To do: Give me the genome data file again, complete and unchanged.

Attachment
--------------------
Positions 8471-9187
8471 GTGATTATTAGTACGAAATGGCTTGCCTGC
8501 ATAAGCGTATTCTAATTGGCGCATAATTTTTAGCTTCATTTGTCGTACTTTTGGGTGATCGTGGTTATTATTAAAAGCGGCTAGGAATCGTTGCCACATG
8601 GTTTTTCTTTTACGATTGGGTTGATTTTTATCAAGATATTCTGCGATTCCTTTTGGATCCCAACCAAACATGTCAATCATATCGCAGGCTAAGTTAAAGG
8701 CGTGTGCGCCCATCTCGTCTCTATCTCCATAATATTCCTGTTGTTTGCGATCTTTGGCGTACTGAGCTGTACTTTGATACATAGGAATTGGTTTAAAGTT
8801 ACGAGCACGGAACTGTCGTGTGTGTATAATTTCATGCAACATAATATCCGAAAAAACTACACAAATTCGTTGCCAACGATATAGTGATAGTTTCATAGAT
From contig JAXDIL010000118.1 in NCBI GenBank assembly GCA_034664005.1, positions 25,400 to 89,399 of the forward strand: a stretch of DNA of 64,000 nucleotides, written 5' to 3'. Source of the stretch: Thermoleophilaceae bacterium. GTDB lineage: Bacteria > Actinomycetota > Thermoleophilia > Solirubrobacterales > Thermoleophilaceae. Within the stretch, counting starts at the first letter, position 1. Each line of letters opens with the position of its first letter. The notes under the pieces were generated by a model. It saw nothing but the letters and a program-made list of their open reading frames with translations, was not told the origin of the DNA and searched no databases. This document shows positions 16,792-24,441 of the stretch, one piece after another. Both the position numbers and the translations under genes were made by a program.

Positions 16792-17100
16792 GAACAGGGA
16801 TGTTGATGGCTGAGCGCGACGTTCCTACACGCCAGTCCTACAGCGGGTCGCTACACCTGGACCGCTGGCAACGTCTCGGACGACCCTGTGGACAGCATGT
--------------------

Positions 8471-9187
8471 GTGATTATTAGTACGAAATGGCTTGCCTGC
8501 ATAAGCGTATTCTAATTGGCGCATAATTTTTAGCTTCATTTGTCGTACTTTTGGGTGATCGTGGTTATTATTAAAAGCGGCTAGGAATCGTTGCCACATG
8601 GTTTTTCTTTTACGATTGGGTTGATTTTTATCAAGATATTCTGCGATTCCTTTTGGATCCCAACCAAACATGTCAATCATATCGCAGGCTAAGTTAAAGG
8701 CGTGTGCGCCCATCTCGTCTCTATCTCCATAATATTCCTGTTGTTTGCGATCTTTGGCGTACTGAGCTGTACTTTGATACATAGGAATTGGTTTAAAGTT
8801 ACGAGCACGGAACTGTCGTGTGTGTATAATTTCATGCAACATAATATCCGAAAAAACTACACAAATTCGTTGCCAACGATATAGTGATAGTTTCATAGAT
From contig JAXDIL010000118.1 in NCBI GenBank assembly GCA_034664005.1, positions 25,400 to 89,399 of the forward strand: a stretch of DNA of 64,000 nucleotides, written 5' to 3'. Source of the stretch: Thermoleophilaceae bacterium. GTDB lineage: Bacteria > Actinomycetota > Thermoleophilia > Solirubrobacterales > Thermoleophilaceae. Within the stretch, counting starts at the first letter, position 1. Each line of letters opens with the position of its first letter. The notes under the pieces were generated by a model. It saw nothing but the letters and a program-made list of their open reading frames with translations, was not told the origin of the DNA and searched no databases. This document shows positions 16,792-24,441 of the stretch, one piece after another. Both the position numbers and the translations under genes were made by a program.

Positions 16792-17100
16792 GAACAGGGA
16801 TGTTGATGGCTGAGCGCGACGTTCCTACACGCCAGTCCTACAGCGGGTCGCTACACCTGGACCGCTGGCAACGTCTCGGACGACCCTGTGGACAGCATGT